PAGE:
July 29, 2020
Coffee Break Briefing with Rose Mutiso: “How will Africa’s Power Sector Recover?”
Hub Research Director Rose Mutiso proposes a post-COVID agenda for Africa’s power sector that doesn’t simply revert to the old status quo. Find out more in her Coffee Break Briefing discussion with Todd Moss:
Op-Eds & Articles
Wind and solar in Africa need grids to match
By Mark Thurber, Murefu Barasa, Rose Mutiso, Beryl Ajwang
From Electricity Journal (June 2021) Falling costs of wind and solar have encouraged development agencies and multilateral lenders to restrict financing for new fossil fuel developments.
Harnessing Africa’s Natural Gas for Industrialization and Economic Diversification: A Nigeria Case Study
By Olu Verheijen
Nigeria holds Africa’s largest proven natural gas reserves. Yet despite its enormous domestic energy needs (Nigeria’s annual per capita electricity consumption is one of the lowest in the world), the country consumes only 25% of its commercialized gas supply and less than 1% of the global total.
Update: Coal’s Future in Africa is (Still) Dim
By Jacob Kincer, Todd Moss
This memo uses updated project information since our December 2020 analysis. Coal-to-power today is exceedingly modest outside South Africa Using the latest data, 36 coal-fired power plants totaling ~54 GW of installed capacity provide about a third of all electricity produced on the African continent (Table 1).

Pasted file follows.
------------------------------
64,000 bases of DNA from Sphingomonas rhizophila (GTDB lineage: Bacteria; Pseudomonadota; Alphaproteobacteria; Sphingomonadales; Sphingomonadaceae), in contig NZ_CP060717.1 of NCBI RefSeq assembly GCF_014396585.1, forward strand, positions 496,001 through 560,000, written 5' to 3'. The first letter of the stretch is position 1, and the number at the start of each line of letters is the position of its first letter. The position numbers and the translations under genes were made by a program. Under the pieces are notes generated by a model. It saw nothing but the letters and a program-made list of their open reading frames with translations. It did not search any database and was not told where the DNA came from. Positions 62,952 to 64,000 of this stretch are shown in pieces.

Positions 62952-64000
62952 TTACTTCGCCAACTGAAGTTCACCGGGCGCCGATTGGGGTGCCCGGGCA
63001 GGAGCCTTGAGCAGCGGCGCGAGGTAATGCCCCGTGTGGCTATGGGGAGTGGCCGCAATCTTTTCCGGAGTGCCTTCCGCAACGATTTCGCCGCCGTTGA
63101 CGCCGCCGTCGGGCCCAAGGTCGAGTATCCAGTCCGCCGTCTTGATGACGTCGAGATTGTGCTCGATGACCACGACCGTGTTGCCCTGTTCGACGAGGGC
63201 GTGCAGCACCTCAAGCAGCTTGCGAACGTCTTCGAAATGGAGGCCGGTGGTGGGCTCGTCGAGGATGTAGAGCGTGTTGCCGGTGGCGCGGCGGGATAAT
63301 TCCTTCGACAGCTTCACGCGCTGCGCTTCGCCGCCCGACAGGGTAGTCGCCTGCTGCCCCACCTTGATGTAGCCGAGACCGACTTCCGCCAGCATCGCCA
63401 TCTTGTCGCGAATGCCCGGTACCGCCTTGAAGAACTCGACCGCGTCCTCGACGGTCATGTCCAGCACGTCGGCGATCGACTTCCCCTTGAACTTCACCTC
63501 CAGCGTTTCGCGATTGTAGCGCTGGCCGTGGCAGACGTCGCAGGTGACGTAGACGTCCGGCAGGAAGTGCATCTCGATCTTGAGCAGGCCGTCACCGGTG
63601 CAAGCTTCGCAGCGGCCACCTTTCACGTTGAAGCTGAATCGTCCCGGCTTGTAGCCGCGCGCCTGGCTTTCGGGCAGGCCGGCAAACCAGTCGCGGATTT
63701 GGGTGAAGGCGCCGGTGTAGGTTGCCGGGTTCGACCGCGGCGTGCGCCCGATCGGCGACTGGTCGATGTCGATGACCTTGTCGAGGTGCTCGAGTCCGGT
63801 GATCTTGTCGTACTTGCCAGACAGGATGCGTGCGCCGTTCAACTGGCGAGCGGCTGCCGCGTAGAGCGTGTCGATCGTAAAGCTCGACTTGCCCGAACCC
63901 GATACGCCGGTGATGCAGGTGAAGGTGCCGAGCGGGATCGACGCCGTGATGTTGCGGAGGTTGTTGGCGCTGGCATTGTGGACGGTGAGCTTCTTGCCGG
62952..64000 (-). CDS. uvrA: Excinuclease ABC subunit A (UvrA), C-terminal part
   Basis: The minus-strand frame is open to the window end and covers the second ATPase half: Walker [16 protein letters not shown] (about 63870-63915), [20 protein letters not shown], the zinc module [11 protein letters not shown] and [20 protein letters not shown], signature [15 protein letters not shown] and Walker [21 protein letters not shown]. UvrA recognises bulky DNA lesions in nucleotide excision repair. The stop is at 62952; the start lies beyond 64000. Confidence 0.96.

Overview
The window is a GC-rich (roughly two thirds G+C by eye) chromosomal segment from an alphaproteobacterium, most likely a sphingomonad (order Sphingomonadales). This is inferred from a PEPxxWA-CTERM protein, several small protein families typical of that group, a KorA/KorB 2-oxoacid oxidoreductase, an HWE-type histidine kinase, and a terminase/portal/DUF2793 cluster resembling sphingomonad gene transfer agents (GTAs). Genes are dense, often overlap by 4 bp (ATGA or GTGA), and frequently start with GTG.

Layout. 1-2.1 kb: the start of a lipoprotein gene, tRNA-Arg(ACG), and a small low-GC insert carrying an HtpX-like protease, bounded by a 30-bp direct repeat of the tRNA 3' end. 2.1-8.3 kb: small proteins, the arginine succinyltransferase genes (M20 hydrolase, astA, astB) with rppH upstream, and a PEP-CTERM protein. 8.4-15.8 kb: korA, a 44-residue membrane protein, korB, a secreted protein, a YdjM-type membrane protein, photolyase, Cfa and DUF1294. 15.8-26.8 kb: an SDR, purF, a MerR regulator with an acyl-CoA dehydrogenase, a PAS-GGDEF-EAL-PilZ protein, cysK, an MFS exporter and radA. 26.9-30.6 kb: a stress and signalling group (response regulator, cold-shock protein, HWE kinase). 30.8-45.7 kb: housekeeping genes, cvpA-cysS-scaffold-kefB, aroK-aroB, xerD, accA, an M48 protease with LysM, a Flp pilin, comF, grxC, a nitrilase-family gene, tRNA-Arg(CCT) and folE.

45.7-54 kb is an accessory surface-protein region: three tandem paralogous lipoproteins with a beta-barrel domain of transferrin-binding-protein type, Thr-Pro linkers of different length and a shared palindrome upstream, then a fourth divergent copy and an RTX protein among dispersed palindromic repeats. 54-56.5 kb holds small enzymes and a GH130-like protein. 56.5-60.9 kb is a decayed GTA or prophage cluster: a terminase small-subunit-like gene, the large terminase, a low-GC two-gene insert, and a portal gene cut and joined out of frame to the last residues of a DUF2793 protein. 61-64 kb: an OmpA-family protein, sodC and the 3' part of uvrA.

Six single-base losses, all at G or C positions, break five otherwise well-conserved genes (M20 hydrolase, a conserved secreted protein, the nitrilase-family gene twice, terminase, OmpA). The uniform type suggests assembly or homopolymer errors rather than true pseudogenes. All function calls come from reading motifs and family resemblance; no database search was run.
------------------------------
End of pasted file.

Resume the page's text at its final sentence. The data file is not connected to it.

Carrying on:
Episode #4 Mimi Alemayehou: Climate Justice Means Africa Needs More Energy Investment
By Mimi Alemayehou, Katie Auth, Rose Mutiso
The former OPIC, African Development Bank and Black Rhino Group official tells Katie & Rose why she's frustrated with energy and climate finance double standards for Africa, how she would advise President Biden on climate & Africa, & why it's unethical to argue Africa must stay poor to reduce climate change impacts.
What will Cost- and Service-Reflective Tariffs Mean for the Nigerian Electricity Sector?
By Chigozie Nweke-Eze
Tariff reform is often listed as a high-priority issue in Nigeria. In March 2020, the Nigerian Electricity Regulatory Commission (NERC) issued an order to transition from demand-based to cost-reflective and service-reflective tariffs.